Defeating a rare, aggressive form of skin cancer with avelumab

Richard Mulcahy

Richard Mulcahy was diagnosed with Merkel cell carcinoma in September of 2016. He received his first treatment of avelumab as part of a clinical trial at NCI in October of 2016.
Photo credit: Richard Mulcahy

It’s been over a year since Richard Mulcahy received his first treatment as part of a clinical trial led by Isaac Brownell, M.D., Ph.D., formerly an Investigator in the Dermatology Branch, at the National Cancer Institute (NCI) in Bethesda.

Mulcahy was diagnosed with Merkel cell carcinoma (MCC) in September of 2016. MCC is a rare, aggressive form of skin cancer in which Merkel cells found in the top layer of skin grow out of control to form painless lumps. Generally, MCC originates in areas of skin exposed to the sun, especially the head, neck, arms and legs.

In 2017, the U.S. Food and Drug Administration (FDA) approved the first drug treatment for MCC – the immunotherapy drug avelumab (marketed as Bavencio). The FDA approval was based in part on results from a clinical trial at NCI’s Center for Cancer Research (CCR), where collaboration between basic and clinical researchers allows for cutting-edge cancer research to address some of the most high-risk problems in the field.

Though he is now in remission, Mulcahy returns to the NIH Clinical Center every 12 weeks for follow-up visits that include CT scans, blood tests and both dermatology and oncology check-ins. With three grandchildren and a fourth on the way, Mulcahy now looks forward to spending time with his family for many years to come.

For the one-year anniversary of the FDA’s approval of avelumab, CCR Communications caught up with Mulcahy to share his success story as a clinical trial patient.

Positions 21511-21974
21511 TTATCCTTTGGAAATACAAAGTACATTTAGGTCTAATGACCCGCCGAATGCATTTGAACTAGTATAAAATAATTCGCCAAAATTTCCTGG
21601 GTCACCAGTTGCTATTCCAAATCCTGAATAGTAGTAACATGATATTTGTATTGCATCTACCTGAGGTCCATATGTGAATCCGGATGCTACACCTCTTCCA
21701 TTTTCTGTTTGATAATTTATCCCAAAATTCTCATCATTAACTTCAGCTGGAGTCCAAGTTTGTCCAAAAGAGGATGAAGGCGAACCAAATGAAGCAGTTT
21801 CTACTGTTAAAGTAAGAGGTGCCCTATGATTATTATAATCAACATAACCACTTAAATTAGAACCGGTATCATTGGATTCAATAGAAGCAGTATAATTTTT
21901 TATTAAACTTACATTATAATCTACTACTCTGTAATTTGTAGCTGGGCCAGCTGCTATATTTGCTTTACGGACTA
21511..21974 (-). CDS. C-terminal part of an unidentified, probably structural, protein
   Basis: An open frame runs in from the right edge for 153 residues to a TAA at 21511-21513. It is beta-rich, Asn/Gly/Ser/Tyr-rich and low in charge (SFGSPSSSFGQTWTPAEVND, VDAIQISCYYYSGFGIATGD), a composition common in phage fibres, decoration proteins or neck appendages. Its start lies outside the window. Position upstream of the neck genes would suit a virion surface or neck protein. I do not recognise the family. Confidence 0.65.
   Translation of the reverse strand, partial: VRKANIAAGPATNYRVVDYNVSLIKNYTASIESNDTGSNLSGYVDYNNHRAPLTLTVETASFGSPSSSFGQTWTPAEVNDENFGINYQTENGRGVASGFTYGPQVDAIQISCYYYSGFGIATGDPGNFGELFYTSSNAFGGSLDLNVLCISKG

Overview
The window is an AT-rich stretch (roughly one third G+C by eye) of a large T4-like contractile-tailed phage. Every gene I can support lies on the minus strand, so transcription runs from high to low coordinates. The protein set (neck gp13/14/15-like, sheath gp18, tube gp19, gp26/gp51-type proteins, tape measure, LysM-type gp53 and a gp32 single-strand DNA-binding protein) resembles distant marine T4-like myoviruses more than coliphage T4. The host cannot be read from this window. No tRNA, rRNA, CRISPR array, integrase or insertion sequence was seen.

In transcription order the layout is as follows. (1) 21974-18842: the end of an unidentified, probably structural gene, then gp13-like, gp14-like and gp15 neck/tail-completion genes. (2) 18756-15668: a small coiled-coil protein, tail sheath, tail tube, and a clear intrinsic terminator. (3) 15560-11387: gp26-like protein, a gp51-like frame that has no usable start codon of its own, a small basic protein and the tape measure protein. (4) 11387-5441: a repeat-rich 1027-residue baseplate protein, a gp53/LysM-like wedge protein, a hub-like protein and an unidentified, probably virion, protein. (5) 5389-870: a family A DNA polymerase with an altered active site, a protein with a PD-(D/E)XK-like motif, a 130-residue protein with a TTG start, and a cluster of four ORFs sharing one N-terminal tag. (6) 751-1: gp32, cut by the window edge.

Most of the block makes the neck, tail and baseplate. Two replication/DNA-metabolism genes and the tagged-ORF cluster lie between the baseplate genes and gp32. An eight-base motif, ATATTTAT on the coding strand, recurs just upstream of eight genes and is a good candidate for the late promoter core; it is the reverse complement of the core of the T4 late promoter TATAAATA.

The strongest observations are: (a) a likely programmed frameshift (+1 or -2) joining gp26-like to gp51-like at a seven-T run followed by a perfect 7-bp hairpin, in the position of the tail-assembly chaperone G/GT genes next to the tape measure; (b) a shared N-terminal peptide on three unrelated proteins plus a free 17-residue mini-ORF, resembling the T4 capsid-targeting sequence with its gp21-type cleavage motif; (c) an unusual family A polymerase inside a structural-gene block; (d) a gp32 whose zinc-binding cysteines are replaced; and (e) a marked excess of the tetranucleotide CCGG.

What treatments did you do initially?

My first treatment was in the NCI clinical trials program on October 25, 2016. My doctors at INOVA Fairfax Hospital knew of the study and of Dr. Brownell, and they recommended I seek approval to participate in the study as they advised it was my best option.

What was your treatment like on the clinical trial?

My treatments were every two weeks. Before the order could be made to prepare the drug for infusion, I had a stop for blood tests, a check of vitals, an interview with a nurse and physician’s assistant and an appointment with both dermatology and oncology. After a wait for the medicine, the infusion took about an hour. I also had a CT scan every six weeks.

How has your cancer changed since starting the clinical trial?

After four to six rounds of treatment, the visible tumors on my head and lumps on lymph nodes disappeared. CT scans cannot detect any signs that the cancer is active or growing, and I believe the cancer is gone. Knowing what the mortality rate is for patients with this rare and aggressive cancer, I feel very fortunate that this trial was in place when I was diagnosed and that I was accepted into the trial. I have attained "complete results" without having to undergo the worry and side effects of traditional treatment.

How has the NCI clinical team impacted your treatment?

I have often mentioned to the staff that I feel like a prince when at NIH. Dr. Brownell and Dr. Julius Strauss gave me the utmost confidence in them and the study. They always made sure all my questions were answered. Their assistants, Monica Taylor and Myrna Rauckhorst, literally held my hand through my orientation and subsequent visits to NIH.

What advice would you give other patients who are just getting a diagnosis?

My advice is that this diagnosis is no longer a death sentence as it was just a couple of years ago. Patients should not hesitate to seek treatment with this medicine now that it is approved by the FDA.

What advice would you give other patients who are considering participating on a clinical trial?

Since my experience was so successful, I would advise patients to not hesitate to participate in a clinical trial. It’s gratifying to know you may be helping others by participating in a study. I had fears about being in a trial at a public facility when I could have been treated in a private facility with a similar drug that had shown some positive results. But, the clinical trial at NIH offered the best potential for success. My fears were quickly diminished upon my first visit to NIH. I believe the quality of treatment and care I receive at NIH is superior, and I was never exposed to any undue risk. 

Summary Posted: 03/2018